More Info: Pneumonia is responsible for more than one million hospitalizations each year, 5% of which will result in death. Young children and the elderly are more likely to die from pneumonia because they often have weakened immune systems. Patients with AIDS, heart disease and cancer are also at an increased risk for dying from pneumonia. [FASTSTATS – Pneumonia.” Centers for Disease Control and Prevention]
What is pneumonia?
Pneumonia is a condition that occurs when the lungs become inflamed due to a viral or bacterial infection. Anyone can develop this condition, but it is most common in people who already have a preexisting lung condition. Cigarette smoking also makes you more susceptible to developing pneumonia. Shortness of breath, coughing, fever, chills and confusion are some of the most common symptoms of this condition.
What Happens If Pneumonia Is Left Untreated?
Most cases of pneumonia will resolve within two weeks with treatment. If pneumonia is left untreated, it can cause bacteria to build up in the bloodstream. Pneumonia can also cause lung abscess. Additionally, untreated pneumonia can also lead to acute respiratory distress syndrome. Acute respiratory distress syndrome is a condition that impairs breathing and makes it difficult for the body to get oxygen. [“Pneumonia – PubMed Health.” National Center for Biotechnology Information]
What Can I Do to Reduce My Risk of Complication from Pneumonia?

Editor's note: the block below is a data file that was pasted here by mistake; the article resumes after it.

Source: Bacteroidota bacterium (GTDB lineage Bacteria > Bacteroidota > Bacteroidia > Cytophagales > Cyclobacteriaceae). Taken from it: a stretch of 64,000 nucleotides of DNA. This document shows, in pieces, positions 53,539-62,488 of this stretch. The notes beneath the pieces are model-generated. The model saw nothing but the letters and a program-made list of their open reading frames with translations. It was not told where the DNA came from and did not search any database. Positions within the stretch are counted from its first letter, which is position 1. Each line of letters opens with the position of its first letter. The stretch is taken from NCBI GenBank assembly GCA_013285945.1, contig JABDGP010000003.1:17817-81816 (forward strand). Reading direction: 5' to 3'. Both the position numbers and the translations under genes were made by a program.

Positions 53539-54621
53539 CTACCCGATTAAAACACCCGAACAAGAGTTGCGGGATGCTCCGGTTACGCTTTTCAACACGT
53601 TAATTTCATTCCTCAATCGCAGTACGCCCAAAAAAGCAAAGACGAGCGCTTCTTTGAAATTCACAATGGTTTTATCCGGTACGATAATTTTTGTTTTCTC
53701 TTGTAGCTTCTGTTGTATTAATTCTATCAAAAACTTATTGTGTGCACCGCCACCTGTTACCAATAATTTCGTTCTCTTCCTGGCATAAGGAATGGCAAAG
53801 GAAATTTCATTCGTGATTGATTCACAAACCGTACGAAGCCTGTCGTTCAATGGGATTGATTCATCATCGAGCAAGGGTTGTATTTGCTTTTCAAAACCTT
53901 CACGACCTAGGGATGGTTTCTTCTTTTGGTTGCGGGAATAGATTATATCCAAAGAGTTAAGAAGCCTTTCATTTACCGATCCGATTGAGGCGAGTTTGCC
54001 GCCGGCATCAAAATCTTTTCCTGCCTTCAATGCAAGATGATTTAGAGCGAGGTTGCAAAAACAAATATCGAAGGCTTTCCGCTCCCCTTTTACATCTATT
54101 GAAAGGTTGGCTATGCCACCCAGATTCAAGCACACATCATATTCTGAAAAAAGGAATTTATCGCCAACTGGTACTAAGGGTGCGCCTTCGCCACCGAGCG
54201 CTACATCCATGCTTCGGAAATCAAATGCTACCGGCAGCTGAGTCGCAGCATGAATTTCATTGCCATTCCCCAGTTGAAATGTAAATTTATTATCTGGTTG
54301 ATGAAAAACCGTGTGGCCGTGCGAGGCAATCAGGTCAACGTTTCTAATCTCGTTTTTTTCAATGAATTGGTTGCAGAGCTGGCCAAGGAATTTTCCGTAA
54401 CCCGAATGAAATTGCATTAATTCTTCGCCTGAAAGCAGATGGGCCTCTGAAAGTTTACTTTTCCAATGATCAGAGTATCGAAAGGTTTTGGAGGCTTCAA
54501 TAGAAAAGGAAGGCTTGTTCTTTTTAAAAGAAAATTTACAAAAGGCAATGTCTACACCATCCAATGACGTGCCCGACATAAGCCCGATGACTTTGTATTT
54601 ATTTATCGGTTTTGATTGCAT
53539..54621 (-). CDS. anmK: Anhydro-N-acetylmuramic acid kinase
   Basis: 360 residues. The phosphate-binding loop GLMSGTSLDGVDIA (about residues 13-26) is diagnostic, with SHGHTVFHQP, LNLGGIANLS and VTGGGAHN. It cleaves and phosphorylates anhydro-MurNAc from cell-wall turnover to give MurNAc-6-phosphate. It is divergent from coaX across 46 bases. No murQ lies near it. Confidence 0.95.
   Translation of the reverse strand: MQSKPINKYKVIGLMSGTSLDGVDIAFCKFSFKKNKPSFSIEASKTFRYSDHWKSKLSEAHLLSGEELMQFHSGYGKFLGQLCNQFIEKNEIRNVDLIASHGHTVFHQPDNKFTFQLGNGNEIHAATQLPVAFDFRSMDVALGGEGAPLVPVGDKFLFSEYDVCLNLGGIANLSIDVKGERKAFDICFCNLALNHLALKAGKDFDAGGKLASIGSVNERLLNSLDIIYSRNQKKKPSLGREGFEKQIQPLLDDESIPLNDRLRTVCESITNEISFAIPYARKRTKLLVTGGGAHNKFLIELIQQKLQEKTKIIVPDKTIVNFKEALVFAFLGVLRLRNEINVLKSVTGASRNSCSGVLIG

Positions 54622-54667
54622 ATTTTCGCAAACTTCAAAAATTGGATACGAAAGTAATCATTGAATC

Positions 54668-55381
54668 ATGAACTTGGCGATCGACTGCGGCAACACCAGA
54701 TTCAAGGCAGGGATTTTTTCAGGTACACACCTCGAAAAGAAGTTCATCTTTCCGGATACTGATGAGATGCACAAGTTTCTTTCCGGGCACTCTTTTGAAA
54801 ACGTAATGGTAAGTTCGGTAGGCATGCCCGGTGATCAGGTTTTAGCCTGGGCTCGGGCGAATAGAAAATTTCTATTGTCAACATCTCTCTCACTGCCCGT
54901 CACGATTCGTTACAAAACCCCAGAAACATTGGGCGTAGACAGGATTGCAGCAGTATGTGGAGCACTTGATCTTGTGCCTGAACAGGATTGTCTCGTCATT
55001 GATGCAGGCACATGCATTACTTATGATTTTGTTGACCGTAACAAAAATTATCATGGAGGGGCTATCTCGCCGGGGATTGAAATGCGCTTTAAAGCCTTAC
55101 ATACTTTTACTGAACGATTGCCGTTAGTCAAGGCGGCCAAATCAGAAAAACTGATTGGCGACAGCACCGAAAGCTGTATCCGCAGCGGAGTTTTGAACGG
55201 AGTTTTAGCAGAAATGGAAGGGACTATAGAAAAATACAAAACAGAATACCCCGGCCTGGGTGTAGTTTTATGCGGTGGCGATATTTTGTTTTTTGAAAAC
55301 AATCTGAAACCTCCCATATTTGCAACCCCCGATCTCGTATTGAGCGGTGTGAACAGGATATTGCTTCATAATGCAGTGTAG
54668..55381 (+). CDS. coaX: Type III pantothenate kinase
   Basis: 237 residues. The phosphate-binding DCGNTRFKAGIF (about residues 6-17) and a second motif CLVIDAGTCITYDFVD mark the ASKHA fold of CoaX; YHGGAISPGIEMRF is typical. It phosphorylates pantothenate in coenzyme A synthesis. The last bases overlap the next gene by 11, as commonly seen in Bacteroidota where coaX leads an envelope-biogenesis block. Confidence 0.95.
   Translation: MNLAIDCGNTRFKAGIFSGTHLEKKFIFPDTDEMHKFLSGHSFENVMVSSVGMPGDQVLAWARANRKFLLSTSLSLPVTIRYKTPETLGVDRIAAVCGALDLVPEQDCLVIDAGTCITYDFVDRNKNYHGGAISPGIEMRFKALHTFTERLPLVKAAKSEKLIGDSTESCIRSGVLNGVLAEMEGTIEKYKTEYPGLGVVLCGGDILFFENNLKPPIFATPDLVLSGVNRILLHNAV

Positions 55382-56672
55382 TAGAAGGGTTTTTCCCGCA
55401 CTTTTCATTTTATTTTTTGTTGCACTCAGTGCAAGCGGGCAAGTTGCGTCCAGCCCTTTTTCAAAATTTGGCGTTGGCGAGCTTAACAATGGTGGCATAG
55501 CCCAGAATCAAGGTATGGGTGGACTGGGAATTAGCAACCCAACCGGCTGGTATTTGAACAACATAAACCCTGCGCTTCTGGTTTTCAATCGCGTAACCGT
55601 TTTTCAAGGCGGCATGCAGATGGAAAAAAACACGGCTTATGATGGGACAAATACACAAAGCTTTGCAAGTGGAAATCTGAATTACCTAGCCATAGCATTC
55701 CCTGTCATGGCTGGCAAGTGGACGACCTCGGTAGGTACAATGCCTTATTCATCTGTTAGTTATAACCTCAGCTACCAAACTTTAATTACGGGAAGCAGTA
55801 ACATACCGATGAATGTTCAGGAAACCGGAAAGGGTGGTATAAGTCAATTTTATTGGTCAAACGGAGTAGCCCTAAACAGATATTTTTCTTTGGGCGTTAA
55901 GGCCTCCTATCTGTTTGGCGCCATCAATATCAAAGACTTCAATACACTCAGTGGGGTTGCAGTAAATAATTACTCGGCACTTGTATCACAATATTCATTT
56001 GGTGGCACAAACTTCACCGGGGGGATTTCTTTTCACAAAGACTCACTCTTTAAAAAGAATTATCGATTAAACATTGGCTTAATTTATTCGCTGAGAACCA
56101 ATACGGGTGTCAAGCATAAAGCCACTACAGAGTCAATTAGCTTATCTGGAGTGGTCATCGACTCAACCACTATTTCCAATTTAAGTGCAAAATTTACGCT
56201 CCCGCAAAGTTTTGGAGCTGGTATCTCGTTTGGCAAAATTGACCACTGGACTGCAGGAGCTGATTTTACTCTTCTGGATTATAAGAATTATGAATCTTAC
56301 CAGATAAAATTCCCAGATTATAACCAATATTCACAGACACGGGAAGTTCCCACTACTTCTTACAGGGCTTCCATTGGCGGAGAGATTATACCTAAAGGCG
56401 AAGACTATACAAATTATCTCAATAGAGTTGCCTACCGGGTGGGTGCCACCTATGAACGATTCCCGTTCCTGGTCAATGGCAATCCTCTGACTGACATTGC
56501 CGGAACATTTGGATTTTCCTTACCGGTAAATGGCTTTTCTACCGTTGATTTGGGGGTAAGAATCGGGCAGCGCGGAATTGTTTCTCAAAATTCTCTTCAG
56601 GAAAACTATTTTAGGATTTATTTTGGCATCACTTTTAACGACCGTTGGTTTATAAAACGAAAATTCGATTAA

If you are in the ‘at-risk’ group for pneumonia get vaccinated. If you suspect that you have pneumonia, you should see your doctor as soon as possible. The type of treatment that your doctor prescribes depends on whether your pneumonia is caused by a bacterial or viral infection. Antibiotics are prescribed to treat bacterial infections. Antiviral medications are prescribed to treat pneumonia that is caused by a virus. You may be admitted to the hospital if you have a very high fever or another serious medical condition.
FASTSTATS – Pneumonia.” Centers for Disease Control and Prevention. N.p., n.d. Web. 16 May 2012. <http://www.cdc.gov/nchs/fastats/pneumonia.htm>
“Pneumonia: Lifestyle and home remedies – MayoClinic.com.” Mayo Clinic. N.p., n.d. Web. 16 May 2012. <http://www.mayoclinic.com/health/pneumonia/DS00135/DSECTION=lifestyle-and-home-remedies>.
“Pneumonia – PubMed Health.” National Center for Biotechnology Information. N.p., n.d. Web. 16 May 2012. < http://www.ncbi.nlm.nih.gov/pubmedhealth/PMH0001200/>